Take Me Out to the Bar Game

“The Dodgers suck!”

He’s all the way across the room, and he says it in a voice loud enough to quiet O’Tooles for a moment. This is a Chicago sports bar. It is Game One of the National League Championship Series. The Los Angeles Dodgers are in the middle of teaching the defending champion Chicago Cubs a lesson in humility. The bar – indeed, the whole city – is wound so tight the air thrums as you walk.

And I am a die-hard Dodger fan with just enough IPA in me to stop caring who knows it.

“The Dodgers SUCK,” he repeats. This time he’s louder, and he is supported by a broken chorus of interjections expressing everything from full-throated support to mild “chill out dude” disapproval.

This is one of those moments when I ask myself what the right thing would be to do. As a guy. As a dude. I think about the thin veneer of civilization. I tell myself that sports is an opiate, and that I have been manipulated into this by a cynical media establishment that thrives on stoking sports rivalries.

And I don’t care. This guy hasn’t just insulted a bunch of grown men throwing a ball at each other. He has transgressed against something both more personal and far larger.

I think about the games I watched growing up. The time we went with Dr. Bing, our baseball coach, sitting so close that my heroes came to life in front of me.

I think about the times my dad took me to watch the guys play, and what it meant for he and I to listen to the post-game show as we drove the old VW van home down Sunset late at night.

I think about the giddy joy of the 1981 World Series, when we showed the most powerful Yankees squad in five decades that grit and determination beats glitz and polish when it counts.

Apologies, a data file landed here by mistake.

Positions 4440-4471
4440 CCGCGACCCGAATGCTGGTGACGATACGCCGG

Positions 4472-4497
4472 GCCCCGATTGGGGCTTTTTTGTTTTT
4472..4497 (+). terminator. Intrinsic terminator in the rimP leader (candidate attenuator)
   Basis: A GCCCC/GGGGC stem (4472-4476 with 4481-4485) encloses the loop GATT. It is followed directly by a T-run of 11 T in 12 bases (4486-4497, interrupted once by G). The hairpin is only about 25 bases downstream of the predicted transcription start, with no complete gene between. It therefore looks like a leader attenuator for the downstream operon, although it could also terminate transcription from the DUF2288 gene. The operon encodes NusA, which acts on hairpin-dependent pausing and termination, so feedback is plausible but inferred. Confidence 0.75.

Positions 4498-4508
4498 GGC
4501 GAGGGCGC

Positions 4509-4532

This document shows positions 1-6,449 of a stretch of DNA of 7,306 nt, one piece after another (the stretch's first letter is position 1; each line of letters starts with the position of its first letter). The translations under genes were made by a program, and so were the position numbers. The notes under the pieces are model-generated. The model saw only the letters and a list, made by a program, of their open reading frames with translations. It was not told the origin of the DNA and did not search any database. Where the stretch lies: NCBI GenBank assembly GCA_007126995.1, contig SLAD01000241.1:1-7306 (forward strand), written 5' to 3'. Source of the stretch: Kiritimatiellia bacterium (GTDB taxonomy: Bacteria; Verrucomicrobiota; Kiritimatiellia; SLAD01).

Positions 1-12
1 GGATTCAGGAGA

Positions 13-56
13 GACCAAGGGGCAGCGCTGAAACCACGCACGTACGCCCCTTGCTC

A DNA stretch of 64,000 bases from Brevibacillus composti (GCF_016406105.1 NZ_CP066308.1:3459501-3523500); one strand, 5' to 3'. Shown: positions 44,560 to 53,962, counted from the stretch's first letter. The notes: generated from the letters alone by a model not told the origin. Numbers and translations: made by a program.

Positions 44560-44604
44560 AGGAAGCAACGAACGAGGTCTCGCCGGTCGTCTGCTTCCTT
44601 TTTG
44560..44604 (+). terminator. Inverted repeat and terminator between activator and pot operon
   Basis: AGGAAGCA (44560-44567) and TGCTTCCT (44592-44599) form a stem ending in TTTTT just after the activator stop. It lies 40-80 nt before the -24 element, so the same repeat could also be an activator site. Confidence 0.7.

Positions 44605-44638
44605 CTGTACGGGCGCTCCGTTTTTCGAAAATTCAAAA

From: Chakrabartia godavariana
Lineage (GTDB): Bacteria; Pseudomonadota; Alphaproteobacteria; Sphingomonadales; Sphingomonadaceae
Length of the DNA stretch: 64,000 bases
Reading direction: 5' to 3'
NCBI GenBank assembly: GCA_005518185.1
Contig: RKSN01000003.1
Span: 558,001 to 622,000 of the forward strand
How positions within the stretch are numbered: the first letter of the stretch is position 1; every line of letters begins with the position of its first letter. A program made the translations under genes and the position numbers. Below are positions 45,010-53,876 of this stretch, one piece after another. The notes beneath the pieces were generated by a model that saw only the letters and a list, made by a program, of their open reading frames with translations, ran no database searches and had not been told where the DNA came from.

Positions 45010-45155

I think about fifty years of admiring a team that prided itself on being the anti-Yankees, the Boys from Brooklyn, Dem Bums.

I think about Sandy Koufax, who refused to pitch in a critical World Series game because it landed on Yom Kippur, and in so doing showed the world what it meant to be a Jew.

I think about Jackie Robinson, who with the backing of Dodger management silently suffered innumerable hurts as he forged the path for African-Americans into the major leagues, and in so doing showed the world what it meant to be a man.

I think about Ray Campanella, upside down in his car on a Harlem Street after hitting black ice on a winter night, his back broken, his career over, then spending the rest of his life working in the Dodger front office and showing the world that there was no such thing as “handicapped.”

And I turn to look at the gone-to-seed neck-bearded fuck whose alcoholic partisanship has turned him into a drooling, knuckle-dragging neanderthal.

I think, “‘The Dodgers suck?’ You miserable, illegitimate, Epsilon-minus thick-skulled cretin!”

And I realize that I am about a pubic-hair’s width away from getting into my first bar fight, alone, deep in enemy territory. And I wonder if Blue Shield will cover my heartfelt yet doomed defense of our team, or whether the adjuster will boil the whole thing down to idiocy and refuse to pay on the grounds that the cause of my broken bones, lost teeth, and contusions were the direct result of an uninsured pre-existing condition.

This is the last place I want to be, but the testosterone and adrenaline are pouring into my system, and I start to get up.

The waitress is smarter than all of us. She comes over, looks me in the eye, smiles, and sets down another pint of IPA.

“I didn’t order that!”

“On the house,” she says. “And I’ve got some fresh tater tots on the way.”

I look over at Neckbeard. The bartender just put an order of hot wings in front of him and the boys. I’m betting these were free, too.

I look back at the waitress. She smiles.

“Enjoy the game,” she says. “And welcome to Chicago.”

Free beer and tots?

Manhood satisfied, I sit down again, the anger gone, replaced with a sympathetic good will toward old Neckbeard.

The Dodgers don’t suck, I tell myself. But for the moment, I am happy to let them prove it themselves.

The tots arrive, the Dodgers are winning, and I am left alone to contemplate the madness we – I – have yet to outgrow.

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Fragment of Fiction: Galaxy Upside Down